Celebrating Canadian Creativity: PDA Projects


“You can’t just make out with yourself on the side of the street, it just looks weird,” laughs PDA Projects producer Brendan de Montigny.

“It takes two, or three, or more!”

Although he’s making a joke, it’s an amusing metaphor for the meaning behind PDA’s name.  The acronym stands for what various people would associate with those three letters: Public Display of Affection.  de Montigny says he believes that it takes multiple people to create community and culture, just as it would to exhibit love openly.

“A gallery doesn’t just happen because I decide to open up a space and put paintings on the wall.”


After running the PDA Projects gallery at the corner of Elgin and Waverly for two years, de Montigny decided it was time to try out a new location.  He had the idea to create roving pop-up spaces, with each space bringing something unique to the community.  Relocating to Bank and Sunnyside presented him with the opportunity to renovate the basement space loosely attached to Black Squirrel Books.  He sees Black Squirrel as more than just a bookstore, as it is also a coffee shop, a venue, and a meeting space for all sorts of folk.

“It attracts people from all sorts of backgrounds to celebrate creativity,” says de Montigny.

This statement rang true in the middle of our interview, as a mother and her young daughter entered the gallery.  After looking around in bewilderment, or maybe awe, the girl turned to her mom and asked why all the walls were covered with red. De Montigny chuckles and says he asks himself the same question every day.

After taking in their fill of art, the duo departs.  Of course, there’s a better answer to why the walls are covered in hundreds of red Uline brand plastic bags.

Upon walking down the stairs into the basement, one might get a little confused.  There is a hallway leading into the gallery that’s totally lined with crimson bubbles, casting an eerie glow and creating a claustrophobic path to follow.  Once around the corner and into the gallery, it opens up, but the colour of the plastic bags radiates onto everything.

The blood-coloured installation piece was envisioned and put together by American artist Melanie Rose Peterson.  She wanted to create the idea of a vaginal/intestinal canal that ebbs and flows.  No wonder de Montigny kept the explanation vague for the little girl.

Peterson’s piece is one of three in PDA’s “A Wrinkle In Time” exhibition.  According to de Montigny, all three artists were selected based on the common theme of challenging status quo, and the powers that be.  Two other artists, both Canadian, are on display.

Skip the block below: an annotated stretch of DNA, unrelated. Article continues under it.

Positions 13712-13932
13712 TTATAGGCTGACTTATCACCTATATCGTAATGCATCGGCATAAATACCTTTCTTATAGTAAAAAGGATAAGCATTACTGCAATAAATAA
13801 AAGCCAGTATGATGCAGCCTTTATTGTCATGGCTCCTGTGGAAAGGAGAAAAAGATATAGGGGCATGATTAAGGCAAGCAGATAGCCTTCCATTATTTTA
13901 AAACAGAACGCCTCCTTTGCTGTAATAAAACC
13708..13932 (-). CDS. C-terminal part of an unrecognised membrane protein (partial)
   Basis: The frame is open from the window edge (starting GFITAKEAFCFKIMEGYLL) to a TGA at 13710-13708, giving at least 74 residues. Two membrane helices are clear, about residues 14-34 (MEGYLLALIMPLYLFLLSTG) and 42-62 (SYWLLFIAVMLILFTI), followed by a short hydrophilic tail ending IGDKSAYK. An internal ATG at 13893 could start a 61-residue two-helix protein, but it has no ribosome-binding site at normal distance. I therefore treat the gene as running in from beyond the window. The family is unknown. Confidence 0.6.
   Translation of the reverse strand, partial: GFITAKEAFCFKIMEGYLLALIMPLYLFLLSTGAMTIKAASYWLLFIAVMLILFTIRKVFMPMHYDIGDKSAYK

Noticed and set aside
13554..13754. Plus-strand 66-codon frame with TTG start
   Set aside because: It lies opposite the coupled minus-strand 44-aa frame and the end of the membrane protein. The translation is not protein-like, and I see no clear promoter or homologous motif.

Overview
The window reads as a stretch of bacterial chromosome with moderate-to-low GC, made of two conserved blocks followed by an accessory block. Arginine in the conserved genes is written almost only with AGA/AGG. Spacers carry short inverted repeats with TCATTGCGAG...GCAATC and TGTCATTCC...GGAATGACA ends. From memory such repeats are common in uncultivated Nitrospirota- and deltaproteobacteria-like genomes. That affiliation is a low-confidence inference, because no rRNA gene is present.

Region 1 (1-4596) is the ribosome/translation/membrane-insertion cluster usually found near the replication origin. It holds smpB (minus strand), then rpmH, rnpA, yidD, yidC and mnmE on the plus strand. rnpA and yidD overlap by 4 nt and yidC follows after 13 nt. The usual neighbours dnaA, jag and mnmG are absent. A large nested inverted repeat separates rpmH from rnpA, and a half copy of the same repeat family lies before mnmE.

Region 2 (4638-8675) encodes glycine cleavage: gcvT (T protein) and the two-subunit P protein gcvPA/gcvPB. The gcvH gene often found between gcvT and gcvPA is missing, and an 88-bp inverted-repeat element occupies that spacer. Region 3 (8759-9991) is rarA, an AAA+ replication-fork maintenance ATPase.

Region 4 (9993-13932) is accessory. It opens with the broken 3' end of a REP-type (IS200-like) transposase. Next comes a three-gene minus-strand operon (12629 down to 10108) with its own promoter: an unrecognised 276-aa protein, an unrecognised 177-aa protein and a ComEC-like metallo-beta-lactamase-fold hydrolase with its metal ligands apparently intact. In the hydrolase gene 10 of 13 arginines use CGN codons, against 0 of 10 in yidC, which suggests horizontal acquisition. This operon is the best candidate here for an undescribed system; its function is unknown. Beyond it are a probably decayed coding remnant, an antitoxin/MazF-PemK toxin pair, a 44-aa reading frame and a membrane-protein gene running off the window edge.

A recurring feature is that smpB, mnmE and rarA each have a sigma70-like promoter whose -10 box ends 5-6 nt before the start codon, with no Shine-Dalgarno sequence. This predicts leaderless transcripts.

Tasman Richardson created a series of photographic lenticular prints.  What that means is he took stills from a VHS, rubbed them to the point of decay, and displayed them holographically.  The result is mesmerizing.

“Spectacle is the guardian of sleep” by Tasman Richardson, 2014 (36 x 24 inches)
“Gasp” by Tasman Richardson, 2014 (10 x 10 inches)

Alysha Farling’s pieces are small houses constructed from bits of garbage and detritus.  de Montigny describes these as “…if Peewee Herman’s playhouse was lit on fire and taken over by a bunch of acid freaks.”

“State of Homes 14” by Alysha Farling, 2016 (12 x 10 x 8 inches)

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It’s an accurate description.

The gallery has a two-to-six-week turnover, meaning a lot of art makes its way through this basement.  de Montigny tries to bring in art from across Canada when working with his roster of around ten artists.  He makes sure to stay current with trends in Canadian art by following blogs, talking to curators, and asking peers, friends, and colleagues.  If he didn’t, he fears that the gallery would turn into a vanity project.

Even with high turnover, committed artists, and loyal fans, it can be a challenge to run a small gallery in Ottawa.  A small and vibrant arts community may not always get the exposure and attention it needs.

“It’s a challenge anywhere in Canada to be in this industry,” says de Montigny, “not a lot of people focus on art the same way they do with sports, or with Hollywood movies.”

A great fear is always whether the exhibition will be great.  de Montigny worries about the happiness of the artists, as well as the enjoyment of those who come to see the art.

“The question is how to make people engage every day,” he ponders.  “What are new ways to engage?”


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